SuperDad


Contributed by Etan Basseri

“How was your time off?” My friend asked me when I returned to work after taking ten weeks of paternity leave to care for my four-month-old daughter, thanks to Revel’s Family Leave benefit . My response caught them off-guard when I responded, “It was rewarding, but it was surprisingly exhausting.”

Going into my leave, I had harbored a bit of an illusion of what this “time off” was going to be like. I had imagined all kinds of home improvement projects I’d complete. And I’d have no problem fitting them in between feeding the baby, bathing her, putting her to sleep, shopping, cooking, and cleaning.

Boy was I wrong.

Over the ten weeks, I felt the physical demands of being at home with small kids. My FitBit data reaffirmed this, as I consistently doubled my daily step count compared to what I normally hit while in the office.

So while spending time at home caring for a newborn was far less productive than I imagined in terms of house projects, it was no less exhausting. In fact, I found being a stay-at-home parent requires almost superhuman abilities. And while I’m still a mere mortal, I couldn’t help but imagine what type of superhero utility belt a Superdad might sport while on the job, since my home improvement projects were obviously on hold until further notice.

Here’s what my stay-at-home parent utility belt would contain:

Baby Wipes

I’d rename these “everything wipes” if I could. They work for a myriad of other applications, especially when “it” hits the fan, you’ll want these on automatic reorder on Amazon.

Chocolate Covered Coffee Beans

I found myself needing a little pick-me-up in the afternoon. So instead of gulping down a 5-Hour Energy, or another cup of coffee, I grabbed a hand-full of Trader Joe’s Dark Chocolate Coffee Beans.

Grocery List

In this particular case, going analog was far better than digital. I always kept a list of basic items we needed, reducing the number of return trips to the store. I found these notepads from Knock Knock to make it a little more fun. My wife was a fan too.

Bottle Holders

This bottle bag does the trick when you’re away from your fridge, and allows you to keep the baby’s milk and your own beverages cold.

Pacifier

I can’t tell you how many times I left the house without a pacifier (my wife however keeps an exact tally). While my daughter rarely needs her pacifier, my son is almost the complete opposite. No matter your situation, as the Boy Scouts say, “Always be prepared.”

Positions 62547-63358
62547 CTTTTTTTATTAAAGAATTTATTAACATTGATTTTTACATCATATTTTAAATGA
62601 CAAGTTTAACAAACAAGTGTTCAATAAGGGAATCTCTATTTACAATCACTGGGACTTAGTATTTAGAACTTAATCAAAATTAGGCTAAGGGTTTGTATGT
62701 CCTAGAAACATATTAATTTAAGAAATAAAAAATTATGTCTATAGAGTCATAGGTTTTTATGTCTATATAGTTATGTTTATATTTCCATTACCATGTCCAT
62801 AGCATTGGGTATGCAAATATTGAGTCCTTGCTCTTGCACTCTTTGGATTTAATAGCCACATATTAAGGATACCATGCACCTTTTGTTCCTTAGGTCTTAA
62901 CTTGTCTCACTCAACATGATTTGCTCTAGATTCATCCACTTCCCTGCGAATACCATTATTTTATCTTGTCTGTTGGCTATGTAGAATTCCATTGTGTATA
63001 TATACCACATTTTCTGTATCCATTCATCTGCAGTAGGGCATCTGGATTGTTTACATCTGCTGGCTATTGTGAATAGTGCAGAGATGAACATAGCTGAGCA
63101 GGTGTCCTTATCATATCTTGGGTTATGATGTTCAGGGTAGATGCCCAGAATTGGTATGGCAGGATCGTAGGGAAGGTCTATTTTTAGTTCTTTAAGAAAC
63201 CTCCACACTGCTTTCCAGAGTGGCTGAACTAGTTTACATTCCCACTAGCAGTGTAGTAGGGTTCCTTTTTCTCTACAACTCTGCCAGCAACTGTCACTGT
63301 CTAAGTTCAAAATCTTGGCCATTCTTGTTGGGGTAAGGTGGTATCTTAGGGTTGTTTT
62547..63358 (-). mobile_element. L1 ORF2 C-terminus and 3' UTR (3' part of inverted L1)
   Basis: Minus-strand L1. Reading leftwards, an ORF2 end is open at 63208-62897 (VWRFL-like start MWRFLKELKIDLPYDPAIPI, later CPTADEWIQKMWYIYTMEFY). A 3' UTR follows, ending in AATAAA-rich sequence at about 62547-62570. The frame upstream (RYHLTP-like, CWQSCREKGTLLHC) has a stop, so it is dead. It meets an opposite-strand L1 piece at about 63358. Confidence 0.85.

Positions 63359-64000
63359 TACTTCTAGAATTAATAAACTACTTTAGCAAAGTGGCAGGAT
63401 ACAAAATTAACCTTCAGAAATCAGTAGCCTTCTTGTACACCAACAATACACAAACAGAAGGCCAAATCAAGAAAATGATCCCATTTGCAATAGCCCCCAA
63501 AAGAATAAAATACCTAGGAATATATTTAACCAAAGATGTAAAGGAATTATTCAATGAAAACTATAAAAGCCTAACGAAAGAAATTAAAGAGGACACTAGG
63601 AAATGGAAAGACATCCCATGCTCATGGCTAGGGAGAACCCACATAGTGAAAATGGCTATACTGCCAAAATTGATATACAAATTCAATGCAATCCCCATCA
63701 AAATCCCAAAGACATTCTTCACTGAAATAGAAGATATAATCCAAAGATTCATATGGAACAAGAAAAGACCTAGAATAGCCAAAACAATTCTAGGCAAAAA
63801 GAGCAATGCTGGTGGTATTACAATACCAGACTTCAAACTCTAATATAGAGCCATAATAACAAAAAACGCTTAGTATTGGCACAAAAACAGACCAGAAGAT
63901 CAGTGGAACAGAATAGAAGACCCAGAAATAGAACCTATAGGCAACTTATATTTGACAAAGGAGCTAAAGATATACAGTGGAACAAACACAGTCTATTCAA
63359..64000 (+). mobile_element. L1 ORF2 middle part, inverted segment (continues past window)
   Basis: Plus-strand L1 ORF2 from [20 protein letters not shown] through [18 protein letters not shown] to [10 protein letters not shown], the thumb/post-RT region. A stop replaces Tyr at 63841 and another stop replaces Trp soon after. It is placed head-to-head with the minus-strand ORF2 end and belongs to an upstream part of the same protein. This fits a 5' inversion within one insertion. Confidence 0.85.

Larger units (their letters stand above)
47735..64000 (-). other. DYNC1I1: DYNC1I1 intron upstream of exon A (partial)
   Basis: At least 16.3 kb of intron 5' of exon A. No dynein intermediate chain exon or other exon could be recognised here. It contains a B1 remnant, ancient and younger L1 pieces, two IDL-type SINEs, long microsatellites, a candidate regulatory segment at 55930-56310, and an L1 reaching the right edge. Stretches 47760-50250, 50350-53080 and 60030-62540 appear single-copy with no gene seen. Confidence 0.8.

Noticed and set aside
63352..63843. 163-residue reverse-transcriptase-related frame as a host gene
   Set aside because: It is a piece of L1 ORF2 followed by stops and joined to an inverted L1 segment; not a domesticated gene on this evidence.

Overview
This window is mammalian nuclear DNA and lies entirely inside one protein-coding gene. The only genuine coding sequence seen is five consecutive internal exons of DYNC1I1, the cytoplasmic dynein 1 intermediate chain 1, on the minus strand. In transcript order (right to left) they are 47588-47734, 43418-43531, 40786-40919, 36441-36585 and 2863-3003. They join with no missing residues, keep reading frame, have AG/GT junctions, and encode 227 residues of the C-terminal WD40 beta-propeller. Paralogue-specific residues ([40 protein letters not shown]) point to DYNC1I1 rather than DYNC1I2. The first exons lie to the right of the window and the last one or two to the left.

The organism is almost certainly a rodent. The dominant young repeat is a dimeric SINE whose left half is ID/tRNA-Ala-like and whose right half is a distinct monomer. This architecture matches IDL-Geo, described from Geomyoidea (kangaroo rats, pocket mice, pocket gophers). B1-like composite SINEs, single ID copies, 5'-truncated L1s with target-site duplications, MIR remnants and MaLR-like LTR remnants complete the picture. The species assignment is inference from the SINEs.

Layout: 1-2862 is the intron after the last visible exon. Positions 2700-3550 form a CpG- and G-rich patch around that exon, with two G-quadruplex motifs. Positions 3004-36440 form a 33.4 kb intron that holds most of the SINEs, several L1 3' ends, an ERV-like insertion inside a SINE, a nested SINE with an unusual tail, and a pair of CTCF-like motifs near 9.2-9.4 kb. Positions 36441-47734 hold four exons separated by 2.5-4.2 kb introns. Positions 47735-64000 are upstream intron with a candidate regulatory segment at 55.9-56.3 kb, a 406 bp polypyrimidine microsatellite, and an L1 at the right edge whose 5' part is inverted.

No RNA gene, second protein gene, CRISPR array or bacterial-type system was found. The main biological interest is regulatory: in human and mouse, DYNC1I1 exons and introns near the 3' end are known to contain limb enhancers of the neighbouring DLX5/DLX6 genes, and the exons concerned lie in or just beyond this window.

iPad charging cable

More often than not, I found myself stuck on a couch with a baby asleep on me. This created an unhealthy attachment to my iPad, which was my only daily connection to the outside world. Keeping it charged was a must. Plus, you can binge-watch Netflix with a 20-pound living weight on your chest.

Measuring Tape & Screwdrivers

Although living in a 1956 mid-century fixer upper and overestimated amounts of free time led me to be a little ambitious with my home improvement projects, for the few projects I did complete, this little measuring tape really came in handy. I was able to take full advantage of naptime, replacing light switches, repainting heat registers and even hanging new blinds. It felt great to tackle a few little projects around the house without lugging around a tool box.

Now when my co-workers ask about my time off, I share bits of this experience to help show how the day-to-day responsibilities of being a caregiver is a type of work, and not a vacation. That said, being a parent can also be a labor of love and a lot of fun. Since taking parental leave is not always as reenergizing as some might expect, I hope I can help cultivate a greater sense of empathy (not sympathy) between caregivers and their coworkers.

Most of all, Revel’s Parental Leave benefit has created the space for authenticity: When you have the chance to step away from your day job and focus your energy on parenting, you build skills and habits to make you a better team member once you return to the workplace. As I experienced firsthand with my home improvement projects, I may not have been able to tackle the huge projects, but it was the little improvements I made that still had a meaningful impact.

“This approach is one of the ways we can strengthen our ability to deliver human-centered solutions to our clients. They may see their pain point as all or nothing, but it’s our job as consultants to break it down into smaller, achievable projects.”

I’m incredibly grateful to Revel and my team who stepped in and supported me during my leave, allowing me to rejoin the Revel community with a renewed appreciation for a workday spent with fewer bottles, diapers and squeaky toys. We are truly a Revel family.


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